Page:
Two hundred years ago this week, Giuseppe Verdi was born in an Italian town midway between Bologna and Milan. On the occasion of his bicentennial, All Things Considered wanted to know what makes the great opera composer so enduring — why his work is still so frequently discussed and performed these two centuries later. The answer, says conductor and arranger John Mauceri, is that Verdi had a knack for making thorny topics accessible.
Originally published on Tue October 8, 2013 5:45 pm
In a press conference that lasted more than an hour, President Obama said he was willing to talk about anything, as long as Republicans reopen the government and raise the debt ceiling, even if its for a short period of time.
"Let's stop the excuses. Let's take a vote in the House. Let's end this shutdown, right now; let's put people back to work" Obama said.
Originally published on Tue October 8, 2013 3:16 pm
Almost 1 in 10 high school and college-aged people have forced someone into sexual activity against his or her will, a study finds. The majority of those who have done it think that the victim is at least partly to blame.
The results come from a multiyear study funded by the Centers for Disease Control and Prevention that was designed to look for the roots of adult sexual violence. Most adult perpetrators say they first preyed on another while still in their teens.
Elizabeth Smart has the kind of fame no one would want: In the summer of 2002, at the age of 14, she became one of the nation's most famous kidnap victims when she was abducted from her bedroom in Salt Lake City, where she lived with her devout Mormon family.
Her kidnapper, Brian David Mitchell, saw himself as a religious prophet and took her to be his second wife in a polygamous marriage. With a knife at her throat, Mitchell forced her to go with him to his remote camp on a mountain near Salt Lake, where they lived during the first stage of her nine-month captivity.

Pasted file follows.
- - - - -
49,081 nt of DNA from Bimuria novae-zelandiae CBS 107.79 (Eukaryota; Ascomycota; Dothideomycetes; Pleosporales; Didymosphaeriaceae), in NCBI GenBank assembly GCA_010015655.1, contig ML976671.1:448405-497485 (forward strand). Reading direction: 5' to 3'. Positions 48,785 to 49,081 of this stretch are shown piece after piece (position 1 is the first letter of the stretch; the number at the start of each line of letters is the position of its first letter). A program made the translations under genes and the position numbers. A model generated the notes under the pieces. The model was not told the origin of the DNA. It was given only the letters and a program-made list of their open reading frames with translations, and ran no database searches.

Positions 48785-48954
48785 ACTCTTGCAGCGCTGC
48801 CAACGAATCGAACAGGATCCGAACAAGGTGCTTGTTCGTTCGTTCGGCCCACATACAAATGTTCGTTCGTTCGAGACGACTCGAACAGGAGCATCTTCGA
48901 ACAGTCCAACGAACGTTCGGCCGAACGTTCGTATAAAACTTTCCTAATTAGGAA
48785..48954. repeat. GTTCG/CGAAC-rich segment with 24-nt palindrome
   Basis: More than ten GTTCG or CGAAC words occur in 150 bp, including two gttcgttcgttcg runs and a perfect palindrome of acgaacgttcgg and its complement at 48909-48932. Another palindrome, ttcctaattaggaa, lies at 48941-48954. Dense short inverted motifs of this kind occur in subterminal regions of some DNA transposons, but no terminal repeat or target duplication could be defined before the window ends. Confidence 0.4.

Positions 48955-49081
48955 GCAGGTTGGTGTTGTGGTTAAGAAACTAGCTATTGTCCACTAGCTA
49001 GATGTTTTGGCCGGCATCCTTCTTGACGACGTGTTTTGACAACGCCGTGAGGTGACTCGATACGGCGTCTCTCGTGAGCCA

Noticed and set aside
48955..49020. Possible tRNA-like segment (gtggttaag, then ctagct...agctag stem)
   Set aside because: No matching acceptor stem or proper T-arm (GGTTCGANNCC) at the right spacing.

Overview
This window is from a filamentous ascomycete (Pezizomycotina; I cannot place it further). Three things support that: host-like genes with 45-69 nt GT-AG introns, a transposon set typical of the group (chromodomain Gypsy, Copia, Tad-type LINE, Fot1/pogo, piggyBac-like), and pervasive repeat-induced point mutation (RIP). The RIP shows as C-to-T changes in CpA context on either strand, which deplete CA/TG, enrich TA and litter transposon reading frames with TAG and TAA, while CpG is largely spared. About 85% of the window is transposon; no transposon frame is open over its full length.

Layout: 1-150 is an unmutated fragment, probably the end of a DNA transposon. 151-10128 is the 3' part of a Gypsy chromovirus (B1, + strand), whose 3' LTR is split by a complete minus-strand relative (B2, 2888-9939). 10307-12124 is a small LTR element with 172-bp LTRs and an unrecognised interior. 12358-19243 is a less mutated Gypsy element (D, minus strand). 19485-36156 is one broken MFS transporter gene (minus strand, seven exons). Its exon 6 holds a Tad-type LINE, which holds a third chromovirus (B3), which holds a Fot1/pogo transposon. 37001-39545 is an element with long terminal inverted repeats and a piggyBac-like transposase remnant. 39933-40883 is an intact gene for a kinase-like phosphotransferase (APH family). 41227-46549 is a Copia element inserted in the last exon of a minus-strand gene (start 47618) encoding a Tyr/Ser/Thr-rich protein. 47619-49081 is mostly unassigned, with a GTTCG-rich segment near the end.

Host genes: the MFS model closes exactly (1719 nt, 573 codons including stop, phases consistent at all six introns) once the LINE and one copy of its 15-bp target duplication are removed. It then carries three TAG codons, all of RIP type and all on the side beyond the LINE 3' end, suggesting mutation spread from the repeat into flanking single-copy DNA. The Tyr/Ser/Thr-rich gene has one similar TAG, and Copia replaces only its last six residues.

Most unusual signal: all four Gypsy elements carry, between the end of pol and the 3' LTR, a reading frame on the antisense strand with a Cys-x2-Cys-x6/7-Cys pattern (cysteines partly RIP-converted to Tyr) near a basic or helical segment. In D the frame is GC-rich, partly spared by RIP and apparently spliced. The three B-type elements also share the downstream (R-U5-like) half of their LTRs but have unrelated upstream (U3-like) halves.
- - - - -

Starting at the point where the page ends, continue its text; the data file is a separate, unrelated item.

Originally published on Thu November 8, 2012 10:51 am
Mark Danielewski is the author of The Fifty Year Sword.
When I was 12, the movie was forbidden. What my parents matter-of-factly declared too scary, friends confirmed with added notes of hysteria: "Nothing more terrifying!" "The most horrifying film ever made!" "People pass out!"
In Provo, Utah, where I grew up, Mormon children — and in my world that meant all of my friends — reported how just a glimpse resulted in actual, irreversible possession.
Originally published on Tue October 8, 2013 5:02 pm
Well, it's happened. British scientist Peter Higgs has won a Nobel Prize for proposing the Higgs boson particle as part of a mechanism that explains how things in the universe came to have mass.
Higgs seems to be lying low today so far — a colleague told The New York Times that Higgs had "gone off by himself for a few days without saying where" and that a reporter seeking an interview recently had been "sent away with a flea in his ear."